Liaison from ONF architecture WG
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|From Contact||Dave Hood|
|To Contacts||The IETF Chair <email@example.com>|
|Cc||The IESG <firstname.lastname@example.org>
Liaison from ONF architecture WG
IETF_Liaison 20141023 cover letter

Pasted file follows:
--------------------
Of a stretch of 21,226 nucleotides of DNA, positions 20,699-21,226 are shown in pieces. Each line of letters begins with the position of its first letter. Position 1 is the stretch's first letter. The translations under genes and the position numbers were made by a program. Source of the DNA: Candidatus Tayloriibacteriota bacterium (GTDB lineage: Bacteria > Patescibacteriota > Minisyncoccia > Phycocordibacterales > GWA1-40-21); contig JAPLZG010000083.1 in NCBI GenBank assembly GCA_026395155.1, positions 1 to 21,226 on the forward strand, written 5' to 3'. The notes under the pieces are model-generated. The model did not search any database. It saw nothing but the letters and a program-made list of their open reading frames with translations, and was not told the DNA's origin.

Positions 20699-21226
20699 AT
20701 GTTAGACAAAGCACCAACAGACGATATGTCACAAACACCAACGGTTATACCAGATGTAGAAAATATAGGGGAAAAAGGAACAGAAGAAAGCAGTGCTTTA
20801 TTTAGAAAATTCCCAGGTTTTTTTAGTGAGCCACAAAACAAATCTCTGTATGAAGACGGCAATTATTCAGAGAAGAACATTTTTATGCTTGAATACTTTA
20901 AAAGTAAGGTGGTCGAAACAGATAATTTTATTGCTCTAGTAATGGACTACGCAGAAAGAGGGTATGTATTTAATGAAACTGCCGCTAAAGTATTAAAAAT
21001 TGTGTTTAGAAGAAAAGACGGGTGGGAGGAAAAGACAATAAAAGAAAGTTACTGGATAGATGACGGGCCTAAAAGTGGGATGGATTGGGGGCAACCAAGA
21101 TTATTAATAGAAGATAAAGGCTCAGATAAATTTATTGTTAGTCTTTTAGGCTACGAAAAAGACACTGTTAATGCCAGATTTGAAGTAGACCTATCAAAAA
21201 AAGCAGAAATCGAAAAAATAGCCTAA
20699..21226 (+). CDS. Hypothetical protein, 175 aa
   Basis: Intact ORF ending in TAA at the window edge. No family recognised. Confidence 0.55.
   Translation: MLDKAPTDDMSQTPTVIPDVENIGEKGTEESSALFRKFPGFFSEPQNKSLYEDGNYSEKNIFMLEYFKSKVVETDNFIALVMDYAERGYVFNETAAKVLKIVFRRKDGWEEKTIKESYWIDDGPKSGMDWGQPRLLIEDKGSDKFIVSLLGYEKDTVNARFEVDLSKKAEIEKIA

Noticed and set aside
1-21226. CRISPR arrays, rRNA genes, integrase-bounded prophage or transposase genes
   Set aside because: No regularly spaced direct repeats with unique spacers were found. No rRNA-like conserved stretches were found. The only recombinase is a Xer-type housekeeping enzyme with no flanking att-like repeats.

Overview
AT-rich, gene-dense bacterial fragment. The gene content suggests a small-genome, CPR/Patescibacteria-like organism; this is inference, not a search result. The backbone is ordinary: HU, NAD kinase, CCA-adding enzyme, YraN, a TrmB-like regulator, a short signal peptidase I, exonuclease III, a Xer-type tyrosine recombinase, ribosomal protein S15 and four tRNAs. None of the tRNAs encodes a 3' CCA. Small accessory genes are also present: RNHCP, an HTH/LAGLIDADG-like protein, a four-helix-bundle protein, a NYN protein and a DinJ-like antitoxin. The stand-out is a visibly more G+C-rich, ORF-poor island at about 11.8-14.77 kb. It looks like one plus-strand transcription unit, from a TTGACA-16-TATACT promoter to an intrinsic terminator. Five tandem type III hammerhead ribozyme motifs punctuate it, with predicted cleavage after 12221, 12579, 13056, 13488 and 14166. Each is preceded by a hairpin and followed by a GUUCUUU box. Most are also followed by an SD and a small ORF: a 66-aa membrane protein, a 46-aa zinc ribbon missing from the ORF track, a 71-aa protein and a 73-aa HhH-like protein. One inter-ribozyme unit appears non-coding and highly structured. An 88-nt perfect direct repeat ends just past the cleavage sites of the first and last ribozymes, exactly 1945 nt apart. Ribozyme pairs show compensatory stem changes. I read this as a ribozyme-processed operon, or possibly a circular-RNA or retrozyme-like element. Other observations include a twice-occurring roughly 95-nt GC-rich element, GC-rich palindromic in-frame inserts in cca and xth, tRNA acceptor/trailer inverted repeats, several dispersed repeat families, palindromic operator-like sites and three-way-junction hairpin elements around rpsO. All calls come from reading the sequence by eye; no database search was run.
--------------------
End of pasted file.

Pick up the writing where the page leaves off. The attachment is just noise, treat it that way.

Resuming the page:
Dear colleagues, A critical aspect in the successful realization of the SDN vision is a comprehensive modeling description of network resources (functionality, capabilities, flexibility) that enables the necessary level of control/network programmability. This is essential, given the need to enable provision of new services and applications that may rely upon support from a wide range of networking domains involving heterogeneous technologies. Further, the boundaries of networking domains are tending to blur, in terms of definition of access, metro, core and what technologies are deployed in which networking domain. Without such an underlying common information model, it is anticipated that SDN deployments will encounter the same issues that have previously been faced by management system deployments in attempting to achieve global information networking. Thus, a key enabler to successful worldwide adoption and deployment of SDN is, in fact, a common information model of network resources. However, as in software development everywhere, in order to assure successful execution in a distributed world, a common information model cannot be a monolithic entity. Rather, it must be structured in a modular way, so as to allow for independent specification development efforts, while providing a framework that assures a coherent whole. Recognizing this, the ONF is developing a supporting process for Common Information Model development, described in onf2014.431 (attached in Annex 1). The Common Information Model is structured in terms of a core model fragment, forwarding technology specific model fragments, and application specific model fragments (not precluding other types of fragments). Artefacts in the core model fragment are usable by groups/organizations working on forwarding technology or application specific modeling activities. It is recognized that the core model fragment itself may evolve; e.g., due to discovery of additional common artefacts from evolving work across domain specific modeling activities. Currently, there are activities ongoing in ONF on the core model (Architecture WG), L0-L2 transport (Optical transport WG), mobility (Wireless & Mobile WG), and NorthBound Interface applications (NBI WG). One of the major strengths of the adopted process is that there is no need for all domain specific modeling activities to reside in a single group within a given organization, or for that matter, in any single organization. In addition to information about ONF’s Common Information Model development, we also enclose draft document onf2014.491, containing the UML modeling guidelines that are used by the modeling teams in the ONF. The conventions ensure consistency across all model development, including but not limited to naming, data types, graphic representation and UML artefacts. We also enclose draft document onf2014.505 containing the guidelines for using the open source tool Papyrus for development of UML information models. These guidelines have been adopted by all of ONF; i.e., they are not specific to any working group, technology or management protocol. Finally, we also enclose a snapshot of the information model, as it stands today. All of these documents represent work in progress, to which the usual disclaimers apply. Given the intention that the core information model be valuable across the industry, not just locally within ONF, we encourage IETF to adopt any of the tools, concepts, or ways of working in this work. We also invite feedback on any of these documents, and we welcome opportunities for collaboration. Sincerely, Fabian Schneider, Chair ONF Architecture WG Dave Hood, Vice-Chair ONF Architecture WG Kam Lam, Vice-Chair ONF Architecture WG